Underneath we present five varieties that are selected for taste, productivity, and easy sowing and growing in spring.
The Sutton – An Olde Englyshe dwarf variety, The Sutton is one of the best varieties on several counts for hobbyist gardeners. As the plants grow to only about 40 centimetres with a similar spread, they need less space than other varieties. Yet they are very productive and their numerous pods are 12 to 14 centimetres in length with each having typically six tasty beans. It even bears among the most fragrant and prettiest flowers of all Broad Beans. RHS’s Award of Garden Merit.
Monica – Three huge draws make this variety well worth growing. From a spring sowing it is possibly the fastest to producing pods; at least it is one of the fastest. It is also very productive. Finally, it is ideally-suited to spring and summer sowing. Pods have 5 or 6 fat, juicy beans. Young beans are especially tender and well-suited for adding uncooked to salads and such.
Witkiem Manita – This variety is one of the hardiest ones and tolerates freezing conditions so it is perfect for sowing as early as February to be rewarded with fresh beans in spring. It is a productive variety as well. Each of its rather short, chunky pods contain, usually, five white beans which are more plump than most and also tasty. RHS’s Award of Garden Merit.
Eleonora – This is a spanking new variety and an excellent one. It is fairly fast-growing. The plants are on the short side and are sturdier and more erect than most which makes them well suited for windswept locations. Each pod has about five biggish white beans, which are remarkably flavourful. This variety also stores or ‘keeps’ well and can be home-frozen for winter.
Bunyards Exhibition – That this heritage variety is still with us after being developed in the 1830s back in Victorian Times is a tribute to its merits. It is especially fuss-free to grow and is sought-after in kitchens that need the finest-quality Broad Beans, known to be sweetish. Each pod has 6 or 7 beans. The plants are tall, growing up to 1.2 metres.
Underneath we present a further five varieties; these are primarily selected for hardiness and for a couple of different and distinctive attractions.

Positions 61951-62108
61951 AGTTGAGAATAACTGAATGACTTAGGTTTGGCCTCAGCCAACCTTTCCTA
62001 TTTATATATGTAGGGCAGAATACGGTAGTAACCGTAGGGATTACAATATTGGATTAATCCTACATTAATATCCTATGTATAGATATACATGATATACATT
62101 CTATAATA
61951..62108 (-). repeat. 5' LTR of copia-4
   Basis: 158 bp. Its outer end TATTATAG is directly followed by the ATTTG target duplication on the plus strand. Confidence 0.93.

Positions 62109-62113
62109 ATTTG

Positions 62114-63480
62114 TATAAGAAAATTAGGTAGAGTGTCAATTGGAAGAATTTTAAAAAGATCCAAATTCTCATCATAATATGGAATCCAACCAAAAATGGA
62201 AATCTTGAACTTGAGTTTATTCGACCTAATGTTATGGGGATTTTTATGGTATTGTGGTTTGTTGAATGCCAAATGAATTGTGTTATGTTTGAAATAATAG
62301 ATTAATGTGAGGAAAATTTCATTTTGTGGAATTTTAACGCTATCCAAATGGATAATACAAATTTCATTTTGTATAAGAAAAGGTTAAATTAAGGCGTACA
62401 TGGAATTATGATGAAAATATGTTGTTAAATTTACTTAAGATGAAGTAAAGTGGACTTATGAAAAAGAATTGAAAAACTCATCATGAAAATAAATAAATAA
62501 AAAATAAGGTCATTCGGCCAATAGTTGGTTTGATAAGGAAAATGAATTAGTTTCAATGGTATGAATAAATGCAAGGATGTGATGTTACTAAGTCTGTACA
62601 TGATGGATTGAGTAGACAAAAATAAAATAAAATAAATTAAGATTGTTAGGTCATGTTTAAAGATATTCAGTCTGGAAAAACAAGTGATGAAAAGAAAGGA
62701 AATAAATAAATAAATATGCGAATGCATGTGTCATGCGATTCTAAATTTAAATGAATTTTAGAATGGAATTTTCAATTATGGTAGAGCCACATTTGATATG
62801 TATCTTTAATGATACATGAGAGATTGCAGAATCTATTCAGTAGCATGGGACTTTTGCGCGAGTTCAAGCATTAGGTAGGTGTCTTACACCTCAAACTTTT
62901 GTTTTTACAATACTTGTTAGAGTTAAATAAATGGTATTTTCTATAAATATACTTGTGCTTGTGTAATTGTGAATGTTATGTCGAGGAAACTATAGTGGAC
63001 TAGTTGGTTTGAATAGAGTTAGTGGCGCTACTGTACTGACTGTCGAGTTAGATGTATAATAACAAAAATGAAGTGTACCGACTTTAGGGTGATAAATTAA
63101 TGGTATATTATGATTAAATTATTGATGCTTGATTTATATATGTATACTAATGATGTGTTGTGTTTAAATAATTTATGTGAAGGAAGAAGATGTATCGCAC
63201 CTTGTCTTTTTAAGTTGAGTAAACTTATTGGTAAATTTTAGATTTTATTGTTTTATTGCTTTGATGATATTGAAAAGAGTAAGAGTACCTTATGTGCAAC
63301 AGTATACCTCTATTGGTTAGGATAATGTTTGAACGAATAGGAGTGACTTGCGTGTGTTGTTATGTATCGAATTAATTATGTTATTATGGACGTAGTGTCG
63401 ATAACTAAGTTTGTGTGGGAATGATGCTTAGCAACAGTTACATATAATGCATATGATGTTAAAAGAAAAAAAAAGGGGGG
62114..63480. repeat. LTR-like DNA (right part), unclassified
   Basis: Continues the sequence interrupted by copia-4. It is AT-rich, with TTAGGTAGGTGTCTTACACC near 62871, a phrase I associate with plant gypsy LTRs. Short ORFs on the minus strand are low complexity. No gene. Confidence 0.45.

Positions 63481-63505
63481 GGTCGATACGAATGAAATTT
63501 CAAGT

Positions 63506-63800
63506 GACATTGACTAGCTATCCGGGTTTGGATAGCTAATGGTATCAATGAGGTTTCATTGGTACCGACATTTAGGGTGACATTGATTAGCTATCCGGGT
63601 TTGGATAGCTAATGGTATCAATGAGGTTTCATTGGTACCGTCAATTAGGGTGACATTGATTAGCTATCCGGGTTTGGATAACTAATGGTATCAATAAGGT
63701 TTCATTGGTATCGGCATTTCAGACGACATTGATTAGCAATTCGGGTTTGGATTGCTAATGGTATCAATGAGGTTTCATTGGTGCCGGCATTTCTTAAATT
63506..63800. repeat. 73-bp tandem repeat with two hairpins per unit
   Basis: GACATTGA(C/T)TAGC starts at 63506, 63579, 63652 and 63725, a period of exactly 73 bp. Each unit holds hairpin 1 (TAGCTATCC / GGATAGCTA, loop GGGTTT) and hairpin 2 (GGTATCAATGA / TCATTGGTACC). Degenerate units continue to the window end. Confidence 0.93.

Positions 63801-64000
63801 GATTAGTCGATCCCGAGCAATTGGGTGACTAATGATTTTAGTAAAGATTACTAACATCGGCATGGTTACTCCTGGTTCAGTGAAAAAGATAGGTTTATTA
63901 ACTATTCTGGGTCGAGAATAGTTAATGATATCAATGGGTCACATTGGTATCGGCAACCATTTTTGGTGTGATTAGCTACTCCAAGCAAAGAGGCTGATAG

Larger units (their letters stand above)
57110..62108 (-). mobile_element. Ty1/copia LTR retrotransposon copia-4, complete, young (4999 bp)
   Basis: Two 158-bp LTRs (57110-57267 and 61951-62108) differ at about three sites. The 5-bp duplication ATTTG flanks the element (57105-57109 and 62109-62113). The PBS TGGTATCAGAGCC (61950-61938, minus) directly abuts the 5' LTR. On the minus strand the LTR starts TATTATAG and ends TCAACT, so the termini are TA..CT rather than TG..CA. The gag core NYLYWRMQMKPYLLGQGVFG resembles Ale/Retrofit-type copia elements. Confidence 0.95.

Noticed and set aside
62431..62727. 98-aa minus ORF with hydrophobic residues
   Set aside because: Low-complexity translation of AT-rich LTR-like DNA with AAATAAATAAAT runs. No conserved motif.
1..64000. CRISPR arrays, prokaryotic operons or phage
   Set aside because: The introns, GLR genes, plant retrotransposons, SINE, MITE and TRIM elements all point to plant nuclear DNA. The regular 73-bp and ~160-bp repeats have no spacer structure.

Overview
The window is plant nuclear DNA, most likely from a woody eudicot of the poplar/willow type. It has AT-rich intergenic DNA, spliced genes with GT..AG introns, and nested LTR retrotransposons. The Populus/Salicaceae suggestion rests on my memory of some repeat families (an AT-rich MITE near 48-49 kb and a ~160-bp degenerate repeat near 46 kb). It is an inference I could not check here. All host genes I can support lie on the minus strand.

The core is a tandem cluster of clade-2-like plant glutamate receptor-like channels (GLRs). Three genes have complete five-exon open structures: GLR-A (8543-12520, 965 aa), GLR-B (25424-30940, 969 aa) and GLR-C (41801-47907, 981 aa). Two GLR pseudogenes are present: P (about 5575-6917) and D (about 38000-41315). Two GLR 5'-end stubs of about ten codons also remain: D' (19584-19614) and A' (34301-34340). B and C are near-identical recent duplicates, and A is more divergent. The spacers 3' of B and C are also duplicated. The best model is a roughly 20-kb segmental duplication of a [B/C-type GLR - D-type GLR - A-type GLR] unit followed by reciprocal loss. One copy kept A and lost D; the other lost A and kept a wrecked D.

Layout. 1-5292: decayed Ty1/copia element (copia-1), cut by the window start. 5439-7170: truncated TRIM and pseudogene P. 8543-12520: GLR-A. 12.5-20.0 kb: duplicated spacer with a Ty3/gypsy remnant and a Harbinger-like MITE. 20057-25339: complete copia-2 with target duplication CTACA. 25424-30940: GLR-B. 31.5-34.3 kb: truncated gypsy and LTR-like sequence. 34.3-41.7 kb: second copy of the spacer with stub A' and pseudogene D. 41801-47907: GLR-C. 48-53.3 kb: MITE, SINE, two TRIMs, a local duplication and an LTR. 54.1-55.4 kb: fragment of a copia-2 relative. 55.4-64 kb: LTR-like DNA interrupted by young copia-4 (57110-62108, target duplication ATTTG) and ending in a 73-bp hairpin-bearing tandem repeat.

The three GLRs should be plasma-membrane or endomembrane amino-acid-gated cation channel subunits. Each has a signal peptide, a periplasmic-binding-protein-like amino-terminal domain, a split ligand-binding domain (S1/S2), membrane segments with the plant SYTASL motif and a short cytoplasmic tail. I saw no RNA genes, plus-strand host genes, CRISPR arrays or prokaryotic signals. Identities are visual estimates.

Super Aquadulce – If you live in a cold region and/or want to sow seeds outdoors in autumn or in February, this heritage variety ought to be your top choice. It is possibly the hardiest Broad Bean. Besides being hardy it is also very productive. The plant is on the tall side and can grow to about 1 metre.
Aquadulce Claudia – Another very hardy variety and related to the preceding one, it is ideal for cold regions. Like its sibling variety it bears pods about 25 centimetres long with each one containing about 6 beans. The beans are tastier than most. The plant is quite tall, growing from 1 to 1.5 metres. RHS’s Award of Garden Merit.
Meteor – Though not a great variety for the best-tasting mature beans, it is probably the quickest to produce pods from a spring sowing (hence the name). It is also comparatively hardy so it can be sown in March and in autumn as well. As for the quality, if pods are harvested early and the beans are eaten young, then they are tender and tasty. RHS’s Award of Garden Merit.
Masterpiece Green Longpod – Can’t be beaten for the length of the ‘longpod’ or the number of beans as each pod is usually packed with 6, sometimes 7, green beans. The pods are long but thin so the beans too are thin but are tender. A great choice for home-freezing Broad Beans to have in the dark days of winter. RHS’s Award of Garden Merit.
Crimson Flowered – To go all in on the ornamental value of the flower you could opt for this heritage variety. The blossoms are a deep magenta-crimson that add splashes of intense colour to a veg garden – or any garden. The beans are just as good as any variety, though, so no worries there. This is a tallish variety that will grow over 90 centimetres and can approach a full metre.
Habitat and Growing Conditions